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From the archive: The Drapers Interview with former Ben Sherman CEO Miles Gray

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As we near the 25th anniversary of the Drapers Awards on November 26 at Old Billingsgate in London, we are looking back at some of the previous winners of the coveted Lifetime Achievement Award. Today we revisit former Ben Sherman CEO Miles Gray’s big win. From our archive, here is the Drapers Interview with Gray after his win in 2010.

After leaving school at 15 with no qualifications, this year’s Drapers Lifetime Achievement Award winner conquered the denim market and turned Ben Sherman into a global force.

Miles Gray has had as many reinventions as Madonna. And he’s certainly toured the world celebrity-style, living a rock star lifestyle complete with cigars and beer and the other trappings that come with being young and in the denim industry overseas (he doesn’t mind saying so either). But the biggest trait he shares with the world’s most famous pop star is an almost obsessive work ethic. It’s this determination that has earned him massive industry respect and more than a few quid in the process.

Gray made his biggest mark on UK fashion almost immediately after he led a management buyout (MBO) of Ben Sherman in 2000. He took what was a very British men’s shirt brand, with respectable sales of somewhere between £30m and £40m, on a global tour, evolving it into a full lifestyle offer with fashion credibility and driving sales to £100m over seven years. “The retail value of those sales was actually £220m,” he points out.

Raw ambition

But his career has been more far reaching than just one supply success story. Born to a labourer/part-time professional cricketer and a school dinner lady, Gray had a “basic background” though he stresses it was a great childhood. It sowed in him a seed of raw ambition. “I did get jealous and envious of others when I was young,” he says. That ambition didn’t spur him on in education though, and at 15 he left school without any qualifications to take a factory job, where he stayed for six years. “I never realised my full potential [at school],” he admits.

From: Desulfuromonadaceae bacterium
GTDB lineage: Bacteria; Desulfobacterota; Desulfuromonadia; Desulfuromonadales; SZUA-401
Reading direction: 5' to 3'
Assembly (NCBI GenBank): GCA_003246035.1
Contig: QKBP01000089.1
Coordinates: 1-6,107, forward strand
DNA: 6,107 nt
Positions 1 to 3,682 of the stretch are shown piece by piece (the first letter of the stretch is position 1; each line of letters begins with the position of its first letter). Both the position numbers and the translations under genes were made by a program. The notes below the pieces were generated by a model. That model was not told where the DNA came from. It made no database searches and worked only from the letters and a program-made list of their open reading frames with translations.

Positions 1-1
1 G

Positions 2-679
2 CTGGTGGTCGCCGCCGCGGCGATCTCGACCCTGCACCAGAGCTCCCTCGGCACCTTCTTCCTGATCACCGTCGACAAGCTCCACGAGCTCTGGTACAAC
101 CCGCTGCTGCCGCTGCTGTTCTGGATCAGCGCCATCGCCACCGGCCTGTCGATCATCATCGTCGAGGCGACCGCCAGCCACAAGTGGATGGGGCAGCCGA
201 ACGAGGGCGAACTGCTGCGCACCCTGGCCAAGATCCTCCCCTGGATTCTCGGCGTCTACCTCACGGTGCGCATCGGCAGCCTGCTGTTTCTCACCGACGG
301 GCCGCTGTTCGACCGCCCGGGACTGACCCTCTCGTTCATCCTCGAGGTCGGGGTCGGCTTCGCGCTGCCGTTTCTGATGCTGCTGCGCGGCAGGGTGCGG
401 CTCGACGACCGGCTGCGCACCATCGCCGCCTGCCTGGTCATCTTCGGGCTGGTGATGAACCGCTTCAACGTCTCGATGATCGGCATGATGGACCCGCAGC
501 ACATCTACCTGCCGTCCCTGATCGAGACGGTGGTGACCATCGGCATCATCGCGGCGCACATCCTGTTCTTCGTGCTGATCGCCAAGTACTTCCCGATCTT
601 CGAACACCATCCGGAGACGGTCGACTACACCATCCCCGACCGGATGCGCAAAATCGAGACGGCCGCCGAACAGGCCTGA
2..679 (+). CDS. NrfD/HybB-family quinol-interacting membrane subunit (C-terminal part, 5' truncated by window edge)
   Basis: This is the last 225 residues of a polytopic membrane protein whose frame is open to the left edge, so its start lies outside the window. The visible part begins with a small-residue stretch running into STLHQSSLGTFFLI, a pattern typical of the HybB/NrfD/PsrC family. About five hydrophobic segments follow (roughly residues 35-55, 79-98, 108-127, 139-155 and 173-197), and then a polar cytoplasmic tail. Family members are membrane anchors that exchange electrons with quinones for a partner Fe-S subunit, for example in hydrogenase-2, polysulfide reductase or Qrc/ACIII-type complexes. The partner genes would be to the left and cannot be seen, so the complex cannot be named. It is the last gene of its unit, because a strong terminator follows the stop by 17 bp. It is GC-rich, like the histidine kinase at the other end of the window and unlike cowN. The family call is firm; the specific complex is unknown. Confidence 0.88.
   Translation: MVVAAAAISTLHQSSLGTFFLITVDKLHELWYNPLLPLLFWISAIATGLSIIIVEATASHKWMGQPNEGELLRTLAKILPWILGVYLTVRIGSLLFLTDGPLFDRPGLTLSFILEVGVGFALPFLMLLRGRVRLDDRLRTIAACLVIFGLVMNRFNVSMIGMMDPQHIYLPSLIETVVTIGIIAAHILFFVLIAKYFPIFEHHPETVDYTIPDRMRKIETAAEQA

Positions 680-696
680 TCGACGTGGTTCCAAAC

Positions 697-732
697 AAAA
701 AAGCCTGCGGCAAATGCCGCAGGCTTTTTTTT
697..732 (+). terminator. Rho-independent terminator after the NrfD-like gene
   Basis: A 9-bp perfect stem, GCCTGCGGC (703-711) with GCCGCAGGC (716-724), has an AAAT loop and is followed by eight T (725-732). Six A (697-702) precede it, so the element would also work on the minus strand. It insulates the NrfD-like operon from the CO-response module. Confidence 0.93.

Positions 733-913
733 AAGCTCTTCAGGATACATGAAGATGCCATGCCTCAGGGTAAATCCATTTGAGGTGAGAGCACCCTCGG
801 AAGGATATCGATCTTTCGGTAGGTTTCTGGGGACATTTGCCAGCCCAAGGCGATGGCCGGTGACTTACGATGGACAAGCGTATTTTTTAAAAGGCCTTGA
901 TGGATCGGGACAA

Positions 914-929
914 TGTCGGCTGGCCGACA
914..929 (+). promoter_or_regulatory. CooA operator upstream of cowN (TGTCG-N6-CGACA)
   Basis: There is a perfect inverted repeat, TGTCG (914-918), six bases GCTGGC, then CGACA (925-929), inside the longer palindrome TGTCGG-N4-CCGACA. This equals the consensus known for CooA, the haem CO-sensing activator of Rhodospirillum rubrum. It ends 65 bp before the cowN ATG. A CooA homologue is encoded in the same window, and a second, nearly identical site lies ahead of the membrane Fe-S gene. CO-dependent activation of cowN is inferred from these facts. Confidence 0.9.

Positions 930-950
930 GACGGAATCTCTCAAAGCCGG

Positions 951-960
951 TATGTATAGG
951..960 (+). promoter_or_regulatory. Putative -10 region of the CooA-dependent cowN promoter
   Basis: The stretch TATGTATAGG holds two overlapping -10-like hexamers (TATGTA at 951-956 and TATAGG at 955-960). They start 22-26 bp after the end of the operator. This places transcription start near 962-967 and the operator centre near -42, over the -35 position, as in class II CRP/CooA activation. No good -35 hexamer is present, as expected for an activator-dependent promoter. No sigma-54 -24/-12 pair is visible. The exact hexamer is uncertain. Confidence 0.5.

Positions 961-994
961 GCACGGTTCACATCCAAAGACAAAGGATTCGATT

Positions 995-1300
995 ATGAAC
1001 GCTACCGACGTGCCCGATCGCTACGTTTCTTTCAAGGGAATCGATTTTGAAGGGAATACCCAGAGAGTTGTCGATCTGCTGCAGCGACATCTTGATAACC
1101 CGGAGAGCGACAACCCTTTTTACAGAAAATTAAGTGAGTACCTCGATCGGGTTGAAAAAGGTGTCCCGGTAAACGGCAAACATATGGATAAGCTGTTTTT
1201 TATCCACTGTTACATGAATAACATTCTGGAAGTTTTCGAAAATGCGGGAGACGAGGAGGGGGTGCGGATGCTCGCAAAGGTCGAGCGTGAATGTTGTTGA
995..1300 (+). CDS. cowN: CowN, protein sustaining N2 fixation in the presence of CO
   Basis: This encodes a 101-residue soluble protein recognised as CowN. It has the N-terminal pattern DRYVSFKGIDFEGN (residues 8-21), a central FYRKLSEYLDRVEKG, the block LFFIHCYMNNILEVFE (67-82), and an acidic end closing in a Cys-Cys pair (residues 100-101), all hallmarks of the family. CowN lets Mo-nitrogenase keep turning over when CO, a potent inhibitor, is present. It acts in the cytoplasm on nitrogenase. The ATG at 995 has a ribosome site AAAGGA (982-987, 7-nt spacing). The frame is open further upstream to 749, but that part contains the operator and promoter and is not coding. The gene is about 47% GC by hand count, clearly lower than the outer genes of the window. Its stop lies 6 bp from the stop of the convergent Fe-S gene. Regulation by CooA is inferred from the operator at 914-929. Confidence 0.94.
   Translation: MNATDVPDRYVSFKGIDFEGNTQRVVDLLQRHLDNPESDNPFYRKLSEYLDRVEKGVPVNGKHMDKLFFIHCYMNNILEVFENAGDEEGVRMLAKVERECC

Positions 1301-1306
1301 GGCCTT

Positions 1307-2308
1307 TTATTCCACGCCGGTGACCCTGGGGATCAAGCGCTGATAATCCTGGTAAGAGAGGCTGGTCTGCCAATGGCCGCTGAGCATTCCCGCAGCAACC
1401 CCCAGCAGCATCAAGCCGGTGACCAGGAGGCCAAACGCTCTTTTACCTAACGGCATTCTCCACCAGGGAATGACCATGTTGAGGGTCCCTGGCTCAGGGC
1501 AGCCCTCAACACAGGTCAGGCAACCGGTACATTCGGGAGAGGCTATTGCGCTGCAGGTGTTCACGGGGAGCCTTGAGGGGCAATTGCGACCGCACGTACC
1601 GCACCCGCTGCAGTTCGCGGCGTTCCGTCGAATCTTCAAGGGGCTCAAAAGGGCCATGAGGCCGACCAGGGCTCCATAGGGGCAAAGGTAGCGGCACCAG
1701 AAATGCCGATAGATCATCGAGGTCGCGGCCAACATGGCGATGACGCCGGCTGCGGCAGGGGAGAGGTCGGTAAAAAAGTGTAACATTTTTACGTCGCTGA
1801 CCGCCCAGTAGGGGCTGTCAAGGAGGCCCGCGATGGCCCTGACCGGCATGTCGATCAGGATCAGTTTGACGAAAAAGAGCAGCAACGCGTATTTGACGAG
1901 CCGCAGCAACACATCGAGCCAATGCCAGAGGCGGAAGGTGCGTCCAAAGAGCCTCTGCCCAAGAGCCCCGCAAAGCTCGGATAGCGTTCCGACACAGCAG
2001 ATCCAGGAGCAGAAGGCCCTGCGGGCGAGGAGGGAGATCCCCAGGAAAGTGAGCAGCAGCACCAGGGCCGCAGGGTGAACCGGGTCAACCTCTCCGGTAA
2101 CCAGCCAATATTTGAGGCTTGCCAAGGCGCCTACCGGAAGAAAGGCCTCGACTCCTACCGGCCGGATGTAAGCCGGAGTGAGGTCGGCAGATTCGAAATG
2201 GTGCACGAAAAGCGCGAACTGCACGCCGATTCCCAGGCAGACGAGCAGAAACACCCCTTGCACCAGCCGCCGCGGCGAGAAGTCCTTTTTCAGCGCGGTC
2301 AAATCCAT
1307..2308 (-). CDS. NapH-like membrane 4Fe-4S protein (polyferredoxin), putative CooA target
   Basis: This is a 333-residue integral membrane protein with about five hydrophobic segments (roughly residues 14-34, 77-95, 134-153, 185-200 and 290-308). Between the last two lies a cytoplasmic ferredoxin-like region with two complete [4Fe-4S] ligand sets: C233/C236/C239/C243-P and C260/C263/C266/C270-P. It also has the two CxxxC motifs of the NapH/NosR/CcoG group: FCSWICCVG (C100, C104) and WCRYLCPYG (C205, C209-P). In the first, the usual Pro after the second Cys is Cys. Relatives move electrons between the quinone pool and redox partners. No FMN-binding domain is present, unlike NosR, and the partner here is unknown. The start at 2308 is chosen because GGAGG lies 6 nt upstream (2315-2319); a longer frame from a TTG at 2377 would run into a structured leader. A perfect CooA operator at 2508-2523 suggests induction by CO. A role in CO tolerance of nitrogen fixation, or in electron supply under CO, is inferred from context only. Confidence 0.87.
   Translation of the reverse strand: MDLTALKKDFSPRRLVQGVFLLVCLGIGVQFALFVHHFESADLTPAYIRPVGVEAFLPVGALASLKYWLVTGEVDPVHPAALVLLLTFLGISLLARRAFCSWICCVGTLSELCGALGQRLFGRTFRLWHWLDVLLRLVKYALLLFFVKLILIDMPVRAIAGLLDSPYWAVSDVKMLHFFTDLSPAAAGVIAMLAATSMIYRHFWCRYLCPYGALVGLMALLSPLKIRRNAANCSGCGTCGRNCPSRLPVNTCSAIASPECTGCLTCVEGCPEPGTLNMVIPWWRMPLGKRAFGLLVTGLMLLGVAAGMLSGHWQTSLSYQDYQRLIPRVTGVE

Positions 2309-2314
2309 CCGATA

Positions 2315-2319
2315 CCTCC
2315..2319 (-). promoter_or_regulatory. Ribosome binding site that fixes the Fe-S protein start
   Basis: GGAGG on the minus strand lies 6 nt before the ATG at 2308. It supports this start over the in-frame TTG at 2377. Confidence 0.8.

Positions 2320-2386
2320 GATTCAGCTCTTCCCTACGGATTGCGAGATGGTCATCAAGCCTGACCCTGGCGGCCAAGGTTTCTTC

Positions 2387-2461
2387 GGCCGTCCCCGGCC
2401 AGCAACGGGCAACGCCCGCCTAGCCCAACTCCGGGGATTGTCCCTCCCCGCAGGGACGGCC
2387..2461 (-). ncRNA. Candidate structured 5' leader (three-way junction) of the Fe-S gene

Gray then flitted between a series of jobs, including driving a truck and working in a biscuit factory, until he spotted an ad in the paper for a government course run by the Department of Trade and Industry to train young people in export sales. “I wangled my way onto it,” says Gray. Within six months he was in Copenhagen and after a few false starts selling photographic equipment, Lancashire tiles and British bridlewear (of the horse rather than meringue-dress variety), he struck gold taking Gossard’s newly launched Wonderbra into Danish department store Magasin du Nord. Gossard duly started paying Gray commission. He was hooked and thus began his first reinvention.

His first “proper” export job was at Wescot, a British jeans and trouser brand, known for its stay-pressed qualities. Aged just 21, Gray was hired to take the brand to Africa and the Middle East and, somewhat bizarrely, the Republic of Ireland too. Exporting to the likes of Zaire, Sierra Leone and the Ivory Coast would be a big ask in 2010, let alone in 1969.

“It was rough and ready. I’d go round the shops and take orders and send the goods by parcel post. There was some sort of civil war or siege raging in Nigeria but I wasn’t a war correspondent or anything. I was young and single and had a great time,” he says. It’s hard to imagine many 21-year-olds taking on such a task today but a sense of fearlessness is almost certainly at the heart of Gray’s many achievements.

Settling down

By the early to mid-1970s Gray had settled down with a family and left Wescot to work as an agent for Lee Jeans in the south of England, including London, with sizeable customers such as the 50-plus store Jean Machine chain. He had the Republic of Ireland as a territory too, because of his knowledge of the market from his days at Wescot.

Gray’s appointment as an agent couldn’t have come at a better moment. There was a major shortage of indigo dye at the time and brands like Levi’s and Wrangler didn’t have sufficient supply. Lee, however, did and Gray ended up earning more than Lee’s US president in commission.

His dealings with Jean Machine led him to spot a gap in the market. “It had an own label called Fu’s, which, because of its good fit and concept, I knew Jean Machine could wholesale. But it wouldn’t, so instead I created another brand called Razzy, which Jean Machine came in on as partners.”

Razzy was a jeans brand, which stood out for its colour co-ordinated labels - for example a brown jean would have a woven waistband and back pocket label in similar brown tones. Between 1978 and 1982 the brand exploded, growing to sales of £6m (equivalent to £17m today).

Losing the lot

Its success was down to Gray, who in all of his jobs has been happy to pick up his case and go out to see the customer. His unwavering persistence has been another reason for his many successes.